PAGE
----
How to plan that perfect road trip
Hitting the road driving across hundreds or thousands of miles can be the most incredible or excruciating trip of a lifetime, it really does come down to what you make of it. Luckily for you, we’re nothing but experienced when it comes to maximising fun and comfort for long trips. We’ve compiled a list of some of the tops tips to make your road trips super easy and surprisingly relaxed.
Knowing where you want to go is all well and good but the fun is in how you get there. Don’t just look for the shortest trips as you’re guaranteed to drive by some incredible tourist hotspots so do a little research and find the most visited places in-between where you start and your final destination. The chances are that someone else has undertaken a similar route and might have some tips on places to visit so a few minutes spent online searching for these tips will hugely benefit your trip.
We all have that friend who suffers from h-anger like no other so make sure to add some food breaks along your trip, preferably as you’re passing through larger towns to give yourselves a greater variety in dining options. It’s always worth packing some snacks just in case you decide to drive a little extra one day or you’re not hungry enough to warrant stopping.
The mood setter of any epic road trip solely comes down to the playlist. Not only will this set the tone of your trip from the moment you get in the car but if you have any dilemmas or unexpected stops during the trip, a playlist can act as a major pick-me-up and get you back in the travelling mood. Make sure to bring a mix of music but typically high tempo pop is always good, personally, we’re fans of oldies but goodies that everyone knows the words too as you can’t beat a good sing-a-long.
Don’t make the vital mistake of inviting the wrong people, you’re going to be locked in a car for numerous hours throughout the day with the people you choose to invite on this trip so make sure everyone gets along and follows the same kind of groove. It’s probably not best to mix friendship groups for a road trip and stick to the friends that you’ve not been able to get rid of since primary school.
It’s true here that bigger really is better. Whoever has the roomiest ride should be the one willing to take one for the team or, depending upon the type of trip, you could rent something for a few days or so. Leg space is everything and the fact that’ll you’ll most likely be in the car for 4-6 hours+ each day make sure you’re not unnecessarily uncomfortable.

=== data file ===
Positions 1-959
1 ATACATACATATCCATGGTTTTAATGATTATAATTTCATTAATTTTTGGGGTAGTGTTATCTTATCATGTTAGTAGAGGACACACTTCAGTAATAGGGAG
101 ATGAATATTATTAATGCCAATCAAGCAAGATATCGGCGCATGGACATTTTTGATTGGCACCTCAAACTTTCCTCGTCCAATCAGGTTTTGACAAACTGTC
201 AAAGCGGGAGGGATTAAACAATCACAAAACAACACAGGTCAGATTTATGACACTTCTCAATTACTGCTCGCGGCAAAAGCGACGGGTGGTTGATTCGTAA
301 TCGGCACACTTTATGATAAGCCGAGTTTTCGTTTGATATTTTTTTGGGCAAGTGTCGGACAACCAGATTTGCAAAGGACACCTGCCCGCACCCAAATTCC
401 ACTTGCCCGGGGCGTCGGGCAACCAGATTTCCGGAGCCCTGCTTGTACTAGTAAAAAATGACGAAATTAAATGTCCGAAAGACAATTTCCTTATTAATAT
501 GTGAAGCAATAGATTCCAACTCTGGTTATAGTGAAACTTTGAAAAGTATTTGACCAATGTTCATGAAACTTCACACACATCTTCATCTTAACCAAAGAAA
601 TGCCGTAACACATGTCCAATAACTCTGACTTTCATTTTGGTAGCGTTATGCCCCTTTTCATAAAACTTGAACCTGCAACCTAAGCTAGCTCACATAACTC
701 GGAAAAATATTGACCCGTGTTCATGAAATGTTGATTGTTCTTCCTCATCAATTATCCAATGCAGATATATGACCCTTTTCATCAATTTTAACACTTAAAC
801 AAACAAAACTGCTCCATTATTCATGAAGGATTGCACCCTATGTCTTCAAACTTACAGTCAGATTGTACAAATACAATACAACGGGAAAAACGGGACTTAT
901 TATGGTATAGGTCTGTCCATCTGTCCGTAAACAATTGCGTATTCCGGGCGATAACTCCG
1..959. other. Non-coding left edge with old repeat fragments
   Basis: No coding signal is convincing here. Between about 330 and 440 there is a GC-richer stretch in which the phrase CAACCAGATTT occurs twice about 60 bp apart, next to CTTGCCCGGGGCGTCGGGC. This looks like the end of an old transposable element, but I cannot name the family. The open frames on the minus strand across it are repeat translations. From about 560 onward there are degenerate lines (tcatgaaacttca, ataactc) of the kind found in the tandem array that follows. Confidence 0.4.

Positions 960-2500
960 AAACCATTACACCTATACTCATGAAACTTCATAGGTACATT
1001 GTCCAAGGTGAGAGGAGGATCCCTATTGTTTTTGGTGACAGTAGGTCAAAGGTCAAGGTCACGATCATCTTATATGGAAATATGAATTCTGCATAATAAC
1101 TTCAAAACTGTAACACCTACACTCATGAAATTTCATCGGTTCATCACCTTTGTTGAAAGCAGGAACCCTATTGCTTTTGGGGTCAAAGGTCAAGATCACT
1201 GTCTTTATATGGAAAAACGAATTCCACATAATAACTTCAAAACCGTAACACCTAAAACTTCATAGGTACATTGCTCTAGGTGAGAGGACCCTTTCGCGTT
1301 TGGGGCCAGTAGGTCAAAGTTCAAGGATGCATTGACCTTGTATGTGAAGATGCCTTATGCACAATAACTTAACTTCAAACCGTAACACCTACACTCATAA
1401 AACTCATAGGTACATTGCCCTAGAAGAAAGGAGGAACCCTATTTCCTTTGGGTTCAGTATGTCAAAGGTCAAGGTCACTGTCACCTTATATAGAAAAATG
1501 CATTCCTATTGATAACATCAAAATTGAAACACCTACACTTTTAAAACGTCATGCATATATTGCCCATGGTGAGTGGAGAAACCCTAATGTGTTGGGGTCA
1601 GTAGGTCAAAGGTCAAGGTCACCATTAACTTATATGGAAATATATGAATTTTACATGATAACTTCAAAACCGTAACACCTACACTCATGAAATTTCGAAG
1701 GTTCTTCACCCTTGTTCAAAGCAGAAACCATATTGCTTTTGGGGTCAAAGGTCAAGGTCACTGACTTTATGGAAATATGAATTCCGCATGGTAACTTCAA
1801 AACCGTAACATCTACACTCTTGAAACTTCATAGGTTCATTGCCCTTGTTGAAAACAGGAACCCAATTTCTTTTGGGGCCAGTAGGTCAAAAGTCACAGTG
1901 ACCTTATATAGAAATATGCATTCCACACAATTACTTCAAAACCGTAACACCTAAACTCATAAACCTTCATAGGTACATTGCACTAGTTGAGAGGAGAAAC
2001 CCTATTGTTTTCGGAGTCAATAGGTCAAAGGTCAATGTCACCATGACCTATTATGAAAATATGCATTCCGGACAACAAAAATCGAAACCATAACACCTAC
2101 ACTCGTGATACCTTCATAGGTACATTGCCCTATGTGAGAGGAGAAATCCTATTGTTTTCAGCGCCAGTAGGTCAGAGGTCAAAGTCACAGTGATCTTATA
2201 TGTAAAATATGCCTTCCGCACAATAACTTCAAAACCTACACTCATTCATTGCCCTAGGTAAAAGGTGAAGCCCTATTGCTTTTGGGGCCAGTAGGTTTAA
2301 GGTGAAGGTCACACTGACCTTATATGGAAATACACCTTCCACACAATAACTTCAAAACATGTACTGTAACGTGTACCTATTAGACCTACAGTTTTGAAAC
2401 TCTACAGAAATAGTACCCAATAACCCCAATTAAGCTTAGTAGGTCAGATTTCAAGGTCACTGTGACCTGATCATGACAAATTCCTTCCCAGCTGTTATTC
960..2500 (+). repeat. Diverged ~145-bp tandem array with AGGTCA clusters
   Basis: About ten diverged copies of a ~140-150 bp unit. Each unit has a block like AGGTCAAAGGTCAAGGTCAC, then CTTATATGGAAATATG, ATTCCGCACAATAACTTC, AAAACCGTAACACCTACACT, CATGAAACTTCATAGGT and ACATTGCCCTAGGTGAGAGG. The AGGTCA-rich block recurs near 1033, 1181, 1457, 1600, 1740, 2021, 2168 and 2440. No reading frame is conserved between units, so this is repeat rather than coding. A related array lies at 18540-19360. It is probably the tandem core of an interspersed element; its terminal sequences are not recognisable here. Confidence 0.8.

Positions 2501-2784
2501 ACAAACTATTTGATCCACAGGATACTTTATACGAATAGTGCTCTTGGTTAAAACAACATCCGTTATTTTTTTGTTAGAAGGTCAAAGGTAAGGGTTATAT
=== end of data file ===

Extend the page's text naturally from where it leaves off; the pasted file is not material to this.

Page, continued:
You have limited space and no one wants to be stuck sitting next to a suitcase during the drive to make sure everything you need can fit into the boot of the car. It may be worth sharing bags so those that pack less stuff can help accommodate those who can’t live without 13 pairs of shoes for a 2-day trip. Daypacks are a must too so you don’t have to carry everything you own around in a huge bag instead you’ll have a convenient bag that you can keep essentials and water in, they’re also a great place to put snacks!
Mobile batteries are crucial to keep your phones or tablets ticking along so in those quiet moments you can keep yourselves entertained. Plus if your battery were to die during an emergency, having one of these batteries could save you a lot of hassle. Over everything else, you need to keep the tunes playing so keep those phones charged.
Split The Driving
Alternate the driving as often as possible, this will not only help break up the monotonous stream of roads the driving has to keep an eye on but will also help drivers stay fresh and alert.
Tell Others Your Route
Possibly one of the more sensible things to do that doesn’t often cross our minds but give your route to a friend or family member that isn’t tagging along for the trip. Them having a copy of your itinerary will come in handy in case you encounter any kind of accident.
If you’re like us then you rely on Google maps to get you anywhere but when hitting the road it’s a good idea to take some physical maps with you just in case you can’t get signal or your phones die. It’s probably a good idea to keep a compass with your map too.
Realistic Drive Times
Don’t plan to drive 14 hours a day 7 days a week, break it up into sensible chunks and plan your route accordingly. Realistically you won’t want to spend more than 6 hours in a car in a single day, it can quickly become too much and make you feel irritable/uncomfortable. Also try not to drive every day, visit attractions and grab a hotel or apartment for a couple of nights so you can enjoy the area you’re in.
Pack an emergency bag just in case. Make sure you have the essentials such as a first aid kit, spare tire, perhaps even an untouched phone. It’s always better to be prepared for every situation to reduce any potential risk to you and your fellow travellers.